QUESTION: Our doctor has a very bad habit of emailing and texting us about office questions and situations after hours, and especially on Saturdays when he is in the office alone. One morning we had a texting dialogue going for three hours back and forth with 11 team members regarding a CE course we planned to take. Select your preferred courses NOW, arrange your car transportation, decide who will room with who, and the list goes on. While our doctor is devoted to his practice and we fully understand that in a busy office we may not have time to do all this planning with patients coming and going, we all resent our family and personal time being used for office business. We are appreciative of going to the CDA Meeting and know his heart is in the right place, but this has gotten out of hand and our spouses are angry. What can we do?
ANSWER FROM LINDA MILES, Founder of Speaking Consulting Network:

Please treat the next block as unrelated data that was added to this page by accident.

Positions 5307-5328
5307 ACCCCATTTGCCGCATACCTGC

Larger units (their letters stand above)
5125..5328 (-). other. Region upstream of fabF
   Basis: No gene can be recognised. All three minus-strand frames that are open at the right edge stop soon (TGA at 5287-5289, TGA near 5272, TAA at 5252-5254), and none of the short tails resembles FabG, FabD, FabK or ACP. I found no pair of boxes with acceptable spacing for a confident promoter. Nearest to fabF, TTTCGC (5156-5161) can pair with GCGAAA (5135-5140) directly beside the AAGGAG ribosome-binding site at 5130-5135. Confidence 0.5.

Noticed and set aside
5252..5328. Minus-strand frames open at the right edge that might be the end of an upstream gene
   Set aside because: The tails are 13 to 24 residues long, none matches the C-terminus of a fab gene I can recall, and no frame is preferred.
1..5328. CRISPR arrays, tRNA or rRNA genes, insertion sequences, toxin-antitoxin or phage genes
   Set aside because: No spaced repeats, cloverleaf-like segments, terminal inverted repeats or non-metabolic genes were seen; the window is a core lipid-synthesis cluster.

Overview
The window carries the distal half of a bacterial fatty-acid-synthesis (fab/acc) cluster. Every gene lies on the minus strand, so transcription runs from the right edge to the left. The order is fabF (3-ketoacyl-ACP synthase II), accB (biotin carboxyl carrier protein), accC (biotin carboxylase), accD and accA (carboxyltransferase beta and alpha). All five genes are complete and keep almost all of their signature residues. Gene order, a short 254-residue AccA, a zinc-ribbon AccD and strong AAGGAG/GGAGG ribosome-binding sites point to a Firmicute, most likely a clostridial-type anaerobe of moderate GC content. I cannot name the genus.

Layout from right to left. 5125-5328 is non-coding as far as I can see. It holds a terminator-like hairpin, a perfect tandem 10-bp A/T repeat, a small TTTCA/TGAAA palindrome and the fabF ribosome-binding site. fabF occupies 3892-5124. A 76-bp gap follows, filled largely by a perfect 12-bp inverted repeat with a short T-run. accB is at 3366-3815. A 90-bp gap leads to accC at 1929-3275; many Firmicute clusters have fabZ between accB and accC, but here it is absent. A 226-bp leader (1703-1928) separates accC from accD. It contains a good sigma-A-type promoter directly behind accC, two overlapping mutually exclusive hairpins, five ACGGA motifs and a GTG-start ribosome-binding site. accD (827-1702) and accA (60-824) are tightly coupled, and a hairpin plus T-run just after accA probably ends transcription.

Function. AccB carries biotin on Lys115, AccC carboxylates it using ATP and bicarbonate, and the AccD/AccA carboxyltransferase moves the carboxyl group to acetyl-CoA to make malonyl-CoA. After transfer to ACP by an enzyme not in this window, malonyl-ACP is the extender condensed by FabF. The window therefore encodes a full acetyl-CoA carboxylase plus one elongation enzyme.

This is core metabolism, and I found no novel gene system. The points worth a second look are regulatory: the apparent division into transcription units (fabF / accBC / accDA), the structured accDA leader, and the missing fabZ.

You and your team members have every right to put a stop to these off hour emails and texts that are being done on personal time. Unless you are paid for the hours you are “working” on anything that pertains to the office, your doctor is out of line, but perhaps he doesn’t realize it. It’s great to work with such a dedicated doctor, and even greater to work with one who takes the entire team to CE, but your off hours belong to you and your family. These conversations should take place at team meetings, or through communication that doesn’t take you away from your patients or family. Sending a three-question survey asking for a response by Thursday at 5 p.m. about desired courses, organized transportation, and roommate selection can be done in minutes versus hours if done properly and on office time. Team members can actually figure this out over lunch in 10 minutes while waiting for their lunch to be delivered. Some people take a 10-minute job and turn it into a three-hour project. But that won’t be the case if the communication is carried out as I suggest here.
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